Sunday, April 20, 2014

Easter thoughts

Lives again our glorious King,
Where, O death, is now thy sting?
Dying once He all doth save,
Where thy victory, O grave?

Easter is my favorite holiday.  Every year, I am more moved by the sacrifice Jesus made so that I might be reconciled with God.

In our line of work, we deal death.  It is, in fact, our livelihood, which is strange in so many ways.  But because it is what we do, I think about death perhaps more than the average person, and I believe that is why Easter becomes more precious to me every year.  

Death is ugly.  It is wrong.  It is a corruption of our Father's plan for us, and it touches us all.  You don't have to be in the funeral business to know that the sights, smells and sounds of dying and death are hard, and sometimes horrific.  Our culture may in many ways market and glamorize violence and death, but the truth is that when a life ends, it is a humbling and heart breaking experience.  

Part of our job is to take death, clean it up, dress it up and make it seem somehow...less dead.  It's a strange business, and while I totally believe in the value of our services in providing closure for those left behind, we cannot change a thing.  Our best efforts cannot change the reality of the grave that waits for us all.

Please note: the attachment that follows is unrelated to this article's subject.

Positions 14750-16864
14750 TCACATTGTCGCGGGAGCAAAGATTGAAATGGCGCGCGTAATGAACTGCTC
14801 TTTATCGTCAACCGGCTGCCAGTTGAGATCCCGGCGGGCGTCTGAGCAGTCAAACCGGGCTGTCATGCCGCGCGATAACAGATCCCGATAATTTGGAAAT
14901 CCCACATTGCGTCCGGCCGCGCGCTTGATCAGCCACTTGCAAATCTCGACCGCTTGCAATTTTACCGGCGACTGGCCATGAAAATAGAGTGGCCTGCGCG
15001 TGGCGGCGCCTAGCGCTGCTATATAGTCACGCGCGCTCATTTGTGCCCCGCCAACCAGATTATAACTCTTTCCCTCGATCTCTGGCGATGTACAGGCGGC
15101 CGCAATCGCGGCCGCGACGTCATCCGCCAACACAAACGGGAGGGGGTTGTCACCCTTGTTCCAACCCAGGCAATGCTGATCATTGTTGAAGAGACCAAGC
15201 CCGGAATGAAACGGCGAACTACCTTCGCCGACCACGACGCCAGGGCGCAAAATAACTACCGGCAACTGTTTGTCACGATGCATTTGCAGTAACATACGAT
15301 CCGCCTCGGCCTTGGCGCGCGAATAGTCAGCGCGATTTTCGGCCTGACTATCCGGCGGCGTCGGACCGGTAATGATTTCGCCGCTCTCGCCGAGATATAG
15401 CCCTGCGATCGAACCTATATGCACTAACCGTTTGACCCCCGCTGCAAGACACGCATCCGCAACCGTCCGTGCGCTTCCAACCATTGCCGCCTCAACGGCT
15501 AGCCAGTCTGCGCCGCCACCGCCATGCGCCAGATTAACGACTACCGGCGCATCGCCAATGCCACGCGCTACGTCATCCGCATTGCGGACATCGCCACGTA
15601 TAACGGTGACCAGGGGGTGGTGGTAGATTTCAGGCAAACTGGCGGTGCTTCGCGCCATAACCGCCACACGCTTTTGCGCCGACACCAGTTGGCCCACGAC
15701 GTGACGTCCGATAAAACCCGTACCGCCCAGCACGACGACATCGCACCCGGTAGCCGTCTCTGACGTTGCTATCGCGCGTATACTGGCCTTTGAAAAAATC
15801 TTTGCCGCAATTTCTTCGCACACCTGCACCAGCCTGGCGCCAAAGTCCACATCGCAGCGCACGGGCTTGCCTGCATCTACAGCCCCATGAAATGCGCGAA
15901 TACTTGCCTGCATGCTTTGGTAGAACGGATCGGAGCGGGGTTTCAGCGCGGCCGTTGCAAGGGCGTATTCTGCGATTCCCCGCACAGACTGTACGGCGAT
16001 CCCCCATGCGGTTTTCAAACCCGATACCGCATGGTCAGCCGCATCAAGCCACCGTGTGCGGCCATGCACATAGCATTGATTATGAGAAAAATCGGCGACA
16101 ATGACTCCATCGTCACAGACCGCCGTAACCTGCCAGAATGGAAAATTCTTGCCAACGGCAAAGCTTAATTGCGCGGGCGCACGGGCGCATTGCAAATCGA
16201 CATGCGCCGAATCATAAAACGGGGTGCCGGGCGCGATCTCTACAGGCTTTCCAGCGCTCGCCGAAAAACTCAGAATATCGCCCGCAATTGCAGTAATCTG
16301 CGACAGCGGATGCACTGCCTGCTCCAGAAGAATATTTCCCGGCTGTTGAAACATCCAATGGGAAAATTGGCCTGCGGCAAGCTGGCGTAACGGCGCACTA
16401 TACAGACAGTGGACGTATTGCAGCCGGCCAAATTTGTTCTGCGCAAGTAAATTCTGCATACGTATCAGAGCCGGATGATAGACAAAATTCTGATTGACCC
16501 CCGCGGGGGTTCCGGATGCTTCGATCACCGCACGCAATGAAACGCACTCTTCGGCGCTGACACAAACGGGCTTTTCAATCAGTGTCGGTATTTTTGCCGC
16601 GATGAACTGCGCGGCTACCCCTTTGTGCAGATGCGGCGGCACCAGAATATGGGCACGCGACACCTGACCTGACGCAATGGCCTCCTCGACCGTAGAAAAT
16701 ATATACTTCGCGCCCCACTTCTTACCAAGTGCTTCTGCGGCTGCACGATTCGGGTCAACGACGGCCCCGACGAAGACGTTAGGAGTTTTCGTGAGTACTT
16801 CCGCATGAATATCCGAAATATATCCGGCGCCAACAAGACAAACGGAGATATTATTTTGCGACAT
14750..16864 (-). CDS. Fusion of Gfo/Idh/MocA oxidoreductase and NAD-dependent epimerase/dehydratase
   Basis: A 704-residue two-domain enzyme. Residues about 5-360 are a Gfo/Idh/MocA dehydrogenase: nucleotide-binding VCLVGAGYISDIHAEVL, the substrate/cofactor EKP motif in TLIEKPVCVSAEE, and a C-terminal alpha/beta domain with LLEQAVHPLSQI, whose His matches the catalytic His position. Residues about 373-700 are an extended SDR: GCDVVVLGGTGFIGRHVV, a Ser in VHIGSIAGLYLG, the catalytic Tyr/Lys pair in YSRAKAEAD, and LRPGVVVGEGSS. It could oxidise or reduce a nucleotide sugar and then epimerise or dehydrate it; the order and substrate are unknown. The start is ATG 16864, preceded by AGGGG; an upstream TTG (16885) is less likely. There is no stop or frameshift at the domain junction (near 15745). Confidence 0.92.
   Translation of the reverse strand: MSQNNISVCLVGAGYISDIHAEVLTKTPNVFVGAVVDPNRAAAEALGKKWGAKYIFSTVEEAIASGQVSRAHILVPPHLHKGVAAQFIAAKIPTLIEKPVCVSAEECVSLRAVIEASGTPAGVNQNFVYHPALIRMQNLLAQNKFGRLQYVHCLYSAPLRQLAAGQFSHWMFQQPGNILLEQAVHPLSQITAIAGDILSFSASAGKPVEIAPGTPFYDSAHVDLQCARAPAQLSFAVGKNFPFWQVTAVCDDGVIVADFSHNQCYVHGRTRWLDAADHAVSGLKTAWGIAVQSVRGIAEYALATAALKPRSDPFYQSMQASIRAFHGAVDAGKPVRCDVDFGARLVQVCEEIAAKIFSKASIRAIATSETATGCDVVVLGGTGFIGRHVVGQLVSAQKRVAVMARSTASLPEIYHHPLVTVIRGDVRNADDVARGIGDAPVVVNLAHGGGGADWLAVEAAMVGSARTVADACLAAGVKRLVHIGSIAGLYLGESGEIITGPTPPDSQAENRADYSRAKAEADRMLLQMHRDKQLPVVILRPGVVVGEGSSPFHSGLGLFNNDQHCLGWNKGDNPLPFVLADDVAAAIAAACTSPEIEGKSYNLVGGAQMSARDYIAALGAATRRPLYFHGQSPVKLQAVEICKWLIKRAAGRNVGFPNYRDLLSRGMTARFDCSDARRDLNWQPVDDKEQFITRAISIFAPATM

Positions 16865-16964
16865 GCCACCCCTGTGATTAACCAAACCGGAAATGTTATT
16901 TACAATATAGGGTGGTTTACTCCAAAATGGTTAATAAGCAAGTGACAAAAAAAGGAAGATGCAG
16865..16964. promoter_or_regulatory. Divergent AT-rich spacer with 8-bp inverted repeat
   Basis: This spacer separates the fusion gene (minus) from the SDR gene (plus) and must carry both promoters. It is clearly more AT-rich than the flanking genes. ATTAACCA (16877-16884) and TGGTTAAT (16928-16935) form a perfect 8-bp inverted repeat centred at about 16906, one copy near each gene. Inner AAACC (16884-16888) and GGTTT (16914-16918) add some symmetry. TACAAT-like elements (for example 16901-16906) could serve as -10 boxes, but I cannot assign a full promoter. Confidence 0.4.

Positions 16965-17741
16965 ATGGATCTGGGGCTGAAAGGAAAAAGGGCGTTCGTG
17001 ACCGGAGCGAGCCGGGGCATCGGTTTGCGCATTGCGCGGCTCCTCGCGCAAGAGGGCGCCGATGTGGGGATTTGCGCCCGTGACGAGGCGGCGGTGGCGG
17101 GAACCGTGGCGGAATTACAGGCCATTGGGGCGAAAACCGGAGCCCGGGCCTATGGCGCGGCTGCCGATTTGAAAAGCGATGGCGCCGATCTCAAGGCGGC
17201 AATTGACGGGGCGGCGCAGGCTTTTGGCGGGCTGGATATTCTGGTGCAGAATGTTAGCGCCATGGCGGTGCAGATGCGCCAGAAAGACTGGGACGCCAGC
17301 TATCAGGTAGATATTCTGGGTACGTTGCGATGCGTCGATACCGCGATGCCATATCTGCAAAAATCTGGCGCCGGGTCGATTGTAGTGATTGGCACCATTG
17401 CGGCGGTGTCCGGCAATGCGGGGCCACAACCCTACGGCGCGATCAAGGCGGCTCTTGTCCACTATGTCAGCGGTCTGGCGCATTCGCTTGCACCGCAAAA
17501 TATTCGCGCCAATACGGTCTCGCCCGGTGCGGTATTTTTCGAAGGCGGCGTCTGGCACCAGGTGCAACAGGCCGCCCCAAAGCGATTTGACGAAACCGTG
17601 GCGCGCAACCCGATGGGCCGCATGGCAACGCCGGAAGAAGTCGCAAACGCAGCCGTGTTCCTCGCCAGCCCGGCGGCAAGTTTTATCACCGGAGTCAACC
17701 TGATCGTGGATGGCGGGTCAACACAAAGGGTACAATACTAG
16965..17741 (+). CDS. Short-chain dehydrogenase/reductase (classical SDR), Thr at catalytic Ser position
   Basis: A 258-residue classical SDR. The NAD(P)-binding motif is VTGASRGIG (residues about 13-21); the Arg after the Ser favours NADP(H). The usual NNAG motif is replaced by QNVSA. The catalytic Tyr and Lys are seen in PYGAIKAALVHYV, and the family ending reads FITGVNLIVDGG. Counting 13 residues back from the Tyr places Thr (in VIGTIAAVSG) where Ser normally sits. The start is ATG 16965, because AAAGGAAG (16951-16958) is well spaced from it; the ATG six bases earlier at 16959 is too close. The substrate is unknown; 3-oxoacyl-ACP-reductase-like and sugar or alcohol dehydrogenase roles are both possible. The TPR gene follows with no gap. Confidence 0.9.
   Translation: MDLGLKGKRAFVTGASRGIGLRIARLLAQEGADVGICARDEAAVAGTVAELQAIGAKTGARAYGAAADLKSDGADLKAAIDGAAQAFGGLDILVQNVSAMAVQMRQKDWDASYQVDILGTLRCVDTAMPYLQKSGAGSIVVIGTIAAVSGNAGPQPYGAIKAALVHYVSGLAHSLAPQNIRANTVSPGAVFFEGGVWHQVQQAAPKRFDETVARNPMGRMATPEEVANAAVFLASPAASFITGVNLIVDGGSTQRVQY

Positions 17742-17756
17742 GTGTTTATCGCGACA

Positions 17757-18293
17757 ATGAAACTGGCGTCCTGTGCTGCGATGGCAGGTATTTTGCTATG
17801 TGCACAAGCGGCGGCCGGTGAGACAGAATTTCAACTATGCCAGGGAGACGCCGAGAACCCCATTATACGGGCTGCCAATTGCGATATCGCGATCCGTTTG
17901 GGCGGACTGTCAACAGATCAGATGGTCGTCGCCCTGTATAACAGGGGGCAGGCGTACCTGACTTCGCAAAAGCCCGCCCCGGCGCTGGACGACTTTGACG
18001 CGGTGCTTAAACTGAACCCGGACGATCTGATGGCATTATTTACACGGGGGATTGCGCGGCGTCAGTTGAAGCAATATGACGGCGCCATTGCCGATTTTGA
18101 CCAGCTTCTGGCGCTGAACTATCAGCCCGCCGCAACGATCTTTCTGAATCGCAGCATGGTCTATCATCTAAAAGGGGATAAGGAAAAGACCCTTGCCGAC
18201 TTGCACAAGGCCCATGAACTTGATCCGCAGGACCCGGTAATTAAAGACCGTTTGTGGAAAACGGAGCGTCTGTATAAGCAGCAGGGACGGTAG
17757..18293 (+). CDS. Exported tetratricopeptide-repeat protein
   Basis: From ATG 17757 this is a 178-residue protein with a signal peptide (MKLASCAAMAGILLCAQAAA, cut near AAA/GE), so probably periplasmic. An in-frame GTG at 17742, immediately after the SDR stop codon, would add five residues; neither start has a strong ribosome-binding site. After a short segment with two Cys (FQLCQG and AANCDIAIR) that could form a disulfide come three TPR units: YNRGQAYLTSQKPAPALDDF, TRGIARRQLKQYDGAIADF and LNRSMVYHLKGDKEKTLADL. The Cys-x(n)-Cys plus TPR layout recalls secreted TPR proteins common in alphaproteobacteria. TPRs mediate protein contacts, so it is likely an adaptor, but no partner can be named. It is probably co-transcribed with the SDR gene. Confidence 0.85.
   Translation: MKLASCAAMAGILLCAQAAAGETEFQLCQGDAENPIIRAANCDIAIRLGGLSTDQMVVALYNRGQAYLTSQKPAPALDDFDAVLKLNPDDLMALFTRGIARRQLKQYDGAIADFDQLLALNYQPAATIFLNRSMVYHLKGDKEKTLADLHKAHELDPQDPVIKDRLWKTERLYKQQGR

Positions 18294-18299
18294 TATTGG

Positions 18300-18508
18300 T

But Jesus did.

Because of Easter, death is defeated.  Our physical bodies will fail, but we do not need fear the grave.  Every single year when I sing these words, a get a lump in my throat and my eyes well with tears.  My mind fills with images of people I have known and loved,  whose weak and broken bodies have failed them, and I know that the grave cannot hold them any more than it held our Lord. 

Where, O death, is now thy sting?